Condé Nast graduates from the Gehry-designed cafeteria to the restaurant business

As reported by the WSJ, US magazine publisher Condé Nast is taking some of its best-known magazine names like Vogue and GQ and parlaying them into the restaurant business in Asia, the Middle East and Latin America.  The effort reflects a growing openness among magazine publishers to try to capitalize on their brands beyond print, which continues to struggle in a tough advertising environment.

The restaurant venture only involves Condé Nast’s international unit, so there are no plans for a Vanity Fair Café or a New Yorker Bar & Grill in the U.S. That being said, the American magazines have been freed to reach their own deals, such as lines of jewelry or furnishings or e-commerce partnerships to name a few that Glamour US dabbled in recently.

“I think there’s been a new openness in the entire organization to experimenting, trying new things, and I would say thinking about the business model in new ways,” said Jonathan Newhouse, Chairman of Condé Nast International.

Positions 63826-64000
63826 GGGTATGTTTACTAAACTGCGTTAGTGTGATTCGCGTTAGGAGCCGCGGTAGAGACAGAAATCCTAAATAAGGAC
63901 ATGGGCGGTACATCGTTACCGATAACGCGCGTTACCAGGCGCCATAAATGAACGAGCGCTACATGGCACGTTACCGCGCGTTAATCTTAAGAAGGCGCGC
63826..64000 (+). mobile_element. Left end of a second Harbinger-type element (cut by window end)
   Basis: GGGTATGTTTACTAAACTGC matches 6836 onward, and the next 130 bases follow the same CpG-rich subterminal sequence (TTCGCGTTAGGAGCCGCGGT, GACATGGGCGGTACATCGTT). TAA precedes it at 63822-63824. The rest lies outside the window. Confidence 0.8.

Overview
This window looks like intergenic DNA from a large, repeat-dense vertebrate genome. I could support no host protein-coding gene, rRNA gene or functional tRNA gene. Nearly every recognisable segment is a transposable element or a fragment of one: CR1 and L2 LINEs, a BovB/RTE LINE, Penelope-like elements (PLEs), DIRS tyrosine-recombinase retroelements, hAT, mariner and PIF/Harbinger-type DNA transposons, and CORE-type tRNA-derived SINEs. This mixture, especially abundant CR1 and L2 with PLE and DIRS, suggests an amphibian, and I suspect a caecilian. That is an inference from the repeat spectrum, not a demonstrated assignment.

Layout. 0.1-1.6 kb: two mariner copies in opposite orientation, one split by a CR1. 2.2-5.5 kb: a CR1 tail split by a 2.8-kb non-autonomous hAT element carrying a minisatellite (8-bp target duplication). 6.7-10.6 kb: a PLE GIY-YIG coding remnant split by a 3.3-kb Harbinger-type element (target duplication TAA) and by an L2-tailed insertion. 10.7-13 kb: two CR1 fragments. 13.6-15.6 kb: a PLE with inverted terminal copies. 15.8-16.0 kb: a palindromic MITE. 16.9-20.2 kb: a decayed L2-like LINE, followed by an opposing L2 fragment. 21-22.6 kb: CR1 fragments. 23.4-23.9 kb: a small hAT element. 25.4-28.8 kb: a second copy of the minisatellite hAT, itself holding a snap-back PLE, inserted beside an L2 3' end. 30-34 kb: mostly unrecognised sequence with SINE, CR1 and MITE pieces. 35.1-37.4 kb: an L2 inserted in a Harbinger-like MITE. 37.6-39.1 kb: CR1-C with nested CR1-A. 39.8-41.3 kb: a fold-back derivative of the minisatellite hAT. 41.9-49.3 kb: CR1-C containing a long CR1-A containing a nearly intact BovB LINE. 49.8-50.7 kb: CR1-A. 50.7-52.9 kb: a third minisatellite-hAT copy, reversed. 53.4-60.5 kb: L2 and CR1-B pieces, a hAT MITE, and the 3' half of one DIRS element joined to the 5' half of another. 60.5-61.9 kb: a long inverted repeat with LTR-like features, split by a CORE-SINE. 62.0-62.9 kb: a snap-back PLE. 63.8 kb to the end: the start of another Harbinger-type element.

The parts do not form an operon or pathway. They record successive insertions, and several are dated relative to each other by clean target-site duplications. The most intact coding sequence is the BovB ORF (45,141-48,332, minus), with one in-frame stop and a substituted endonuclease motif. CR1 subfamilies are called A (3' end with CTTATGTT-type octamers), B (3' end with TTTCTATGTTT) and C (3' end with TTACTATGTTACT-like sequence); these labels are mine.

The company is establishing a new division, called Condé Nast Restaurants, that will be based in Hong Kong and run by Stuart Nielsen, a regional director of food and beverages for Intercontinental Hotels Group. The venture was spurred by the success of several licensed venues in Moscow, including the Vogue Café.

Mr. Newhouse said he hopes to open one or two restaurants in 2011 and as many as five per year after that. The company initially is targeting places like Dubai and Hong Kong and early efforts will focus on licensing Vogue and GQ, which have 17 and 15 international editions, respectively. Other cities being considered include Istanbul and Kiev.

Mr. Newhouse said Condé Nast is a family-owned company with a long-term view and would take a “thoughtful, seriously considered approach” to the restaurant business. He said the Moscow restaurants – Vogue Café, GQ Bar and Tatler Club – were done through a deal with Arkady Novikov, a successful restaurateur.

“It’s enhanced the image of our magazines in Russia,” Mr. Newhouse said. “And we’re convinced doing restaurants in the right way will strengthen the power of our brands” in those markets.


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